Dementia PLR

dementia plr

Dementia PLR (10 Articles + Tweets)

You can edit or rebrand this Dementia PLR to meet your needs, turn them into an eBook and use it as a sign-up freebie to build your list. They are also good to be used as coaching material, email messages, video scripts or any content creation to grow your business.

Here are the topics included in this Dementia PLR:

  1. Common Questions about a Dementia Diagnosis (674 words)
  2. Common Symptoms of Dementia (670 words)
  3. Dementia Risk Factors and How to Reduce Your Risk (561 words)
  4. Factors Other Than Dementia That Can Affect Your Memory (554 words)
  5. How to Make the Most of Your Doctor’s Visit (659 words)
  6. How to Tell Family and Friends That You Have Dementia (588 words)
  7. Signs That You Need to See Your Doctor (615 words)
  8. Tests You Can Do Yourself to See If You Have Dementia (655 words)
  9. The Different Types of Dementia (645 words)
  10. What Medical Help Will I Get If I Am Diagnosed with Dementia? (705 words)

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Common Questions about a Dementia Diagnosis

Once you or a loved one has received a diagnosis of dementia, you are bound to have a lot of questions about what to expect. Here are a few of the most common ones to help get you started on the road to understanding dementia.

What Is Dementia?

Dementia is a blanket term for various types of medical conditions which impair memory and the ability to think and reason.

Is All Memory Loss Dementia?

No. There are many other reasons why a person might find their memory altered, including stress, lack of sleep, and certain medications.

Is All Dementia Alzheimer’s?

No. Alzheimer’s is one particular form of dementia, the most severe. There are several other types, each with their own signs and symptoms. Knowing which type of dementia you have can help you get the right treatment.

Can an Alzheimer’s Diagnosis Be Confirmed 100% While a Person Is Alive?

No. A number of diagnostic tests can point to whether or not a person has Alzheimer’s, but otherwise, doctors can only get a definitive diagnosis through an autopsy and examination of the brain tissue.

What Are the Next Steps after Diagnosis?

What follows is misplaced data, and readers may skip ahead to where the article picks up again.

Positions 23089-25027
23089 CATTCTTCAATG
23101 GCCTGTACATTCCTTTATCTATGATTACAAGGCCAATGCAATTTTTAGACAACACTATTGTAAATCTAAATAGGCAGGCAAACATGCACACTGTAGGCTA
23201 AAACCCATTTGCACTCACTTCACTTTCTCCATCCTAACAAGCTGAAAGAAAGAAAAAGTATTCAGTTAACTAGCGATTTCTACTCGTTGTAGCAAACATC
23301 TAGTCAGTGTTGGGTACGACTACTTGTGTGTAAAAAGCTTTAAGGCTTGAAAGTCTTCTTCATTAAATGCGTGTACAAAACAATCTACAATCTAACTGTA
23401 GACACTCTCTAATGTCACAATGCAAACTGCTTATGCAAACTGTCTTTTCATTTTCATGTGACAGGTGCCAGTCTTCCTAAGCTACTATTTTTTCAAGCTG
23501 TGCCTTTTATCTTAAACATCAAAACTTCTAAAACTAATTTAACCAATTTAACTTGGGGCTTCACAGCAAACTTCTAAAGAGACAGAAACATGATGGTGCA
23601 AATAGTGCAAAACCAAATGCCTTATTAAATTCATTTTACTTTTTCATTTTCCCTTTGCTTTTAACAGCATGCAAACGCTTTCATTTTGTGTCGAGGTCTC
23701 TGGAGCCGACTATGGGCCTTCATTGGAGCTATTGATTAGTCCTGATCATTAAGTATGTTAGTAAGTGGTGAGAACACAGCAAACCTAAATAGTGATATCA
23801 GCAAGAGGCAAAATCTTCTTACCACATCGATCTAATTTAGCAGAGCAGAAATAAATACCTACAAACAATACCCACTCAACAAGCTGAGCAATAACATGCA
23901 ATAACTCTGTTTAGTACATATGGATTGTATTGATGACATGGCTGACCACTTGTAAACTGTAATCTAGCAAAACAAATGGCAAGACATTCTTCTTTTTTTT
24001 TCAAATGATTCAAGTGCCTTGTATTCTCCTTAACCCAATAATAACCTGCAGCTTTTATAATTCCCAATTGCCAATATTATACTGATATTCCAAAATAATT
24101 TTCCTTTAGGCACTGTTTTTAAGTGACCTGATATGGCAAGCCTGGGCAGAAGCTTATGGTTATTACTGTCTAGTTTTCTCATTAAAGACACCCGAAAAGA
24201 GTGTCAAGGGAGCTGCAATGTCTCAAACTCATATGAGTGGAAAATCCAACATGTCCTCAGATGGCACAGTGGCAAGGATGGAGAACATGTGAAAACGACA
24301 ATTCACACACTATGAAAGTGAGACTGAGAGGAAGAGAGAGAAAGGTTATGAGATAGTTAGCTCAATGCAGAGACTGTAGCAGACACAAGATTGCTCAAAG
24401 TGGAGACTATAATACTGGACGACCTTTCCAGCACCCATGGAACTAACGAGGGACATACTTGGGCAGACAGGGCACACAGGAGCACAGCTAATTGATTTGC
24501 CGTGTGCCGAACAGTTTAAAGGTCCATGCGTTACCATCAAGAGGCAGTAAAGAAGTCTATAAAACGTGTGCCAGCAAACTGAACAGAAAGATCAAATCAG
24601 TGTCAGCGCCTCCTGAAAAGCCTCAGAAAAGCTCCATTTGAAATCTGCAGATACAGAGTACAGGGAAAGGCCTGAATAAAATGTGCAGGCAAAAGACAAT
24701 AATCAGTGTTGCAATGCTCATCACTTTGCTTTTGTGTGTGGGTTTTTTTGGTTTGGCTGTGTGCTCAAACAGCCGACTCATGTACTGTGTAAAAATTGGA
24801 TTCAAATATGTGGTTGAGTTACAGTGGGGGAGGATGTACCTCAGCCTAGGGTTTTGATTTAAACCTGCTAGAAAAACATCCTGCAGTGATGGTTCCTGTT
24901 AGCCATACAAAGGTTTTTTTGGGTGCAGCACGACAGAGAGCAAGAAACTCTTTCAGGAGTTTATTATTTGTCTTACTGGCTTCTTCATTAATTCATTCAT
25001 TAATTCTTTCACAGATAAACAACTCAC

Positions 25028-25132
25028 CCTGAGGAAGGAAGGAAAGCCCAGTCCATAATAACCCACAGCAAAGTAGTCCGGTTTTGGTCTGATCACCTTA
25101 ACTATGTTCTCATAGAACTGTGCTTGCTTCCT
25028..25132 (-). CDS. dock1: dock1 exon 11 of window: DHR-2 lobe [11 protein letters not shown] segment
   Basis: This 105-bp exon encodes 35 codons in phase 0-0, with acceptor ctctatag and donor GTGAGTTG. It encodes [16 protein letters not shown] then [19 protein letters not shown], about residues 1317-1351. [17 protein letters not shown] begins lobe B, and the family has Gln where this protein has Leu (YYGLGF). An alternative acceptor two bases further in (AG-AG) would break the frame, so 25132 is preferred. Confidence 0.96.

There are several next steps. The first is to learn all you can about your particular type of dementia. The second step is to tell those in your life who need to know and will support you in this new phase of your life.

Your third step is to find out what treatments your doctor recommends, and to follow through regularly. Next, ask them what support is available for you and your family, especially if you have Alzheimer’s. You might find local support groups, an adult day care center, and more.

The next step is to start planning for the future now, so your wishes will be followed. There are a number of issues to consider:

1. Your care, and in particular, who will make healthcare decisions if you are not able to. A living will and a lasting power of attorney can help.

2. Finances – who will administer your finances if you are not able to? Your will can also help you state who you would like to leave certain bequests to when you pass away.

3. Dependents – if you have anyone dependent upon you, such as a child or grandchild, or pets, provision would need to be made for them. In addition, you might decide to appoint a guardian for yourself to ensure continuity of care.

To learn more about the important paperwork to have in place, visit:

What Treatments Are Available for Dementia?

This depends on the type of dementia you have been diagnosed with. In most cases, it will involve medication to treat the troublesome symptoms, and perhaps lifestyle changes such as adding exercise to your daily routine, which has been shown to slow cognitive decline even in people with Alzheimer’s.

Each medication will have varying degrees of effectiveness as well as certain side effects, so it is important to discuss all of your options with your doctor/s as you work out a treatment plan.

What Strategies Can Help Me Cope with Memory Loss?

There are several strategies that can help:

* Labeling cupboard doors with written labels, sticky notes, or pictures can help in the kitchen. Use a similar system for your clothing drawers.

* Use a paper diary so you can write down all of your appointments.

* Get a special pill carrier for all your medications. One type allows you to lay out your medicine for a week at a time, with four compartments in each daily pill box. The small pill box can be removed from the larger unit and taken with you anywhere. If you are not sure you have taken your medicine, just look at the box compartments.

* Have routines for taking off clothes and putting them in the laundry, lists for shopping at the supermarket, and so on.

Understanding more about a dementia diagnosis can make it easier to deal with, whether it’s for you or a loved one.


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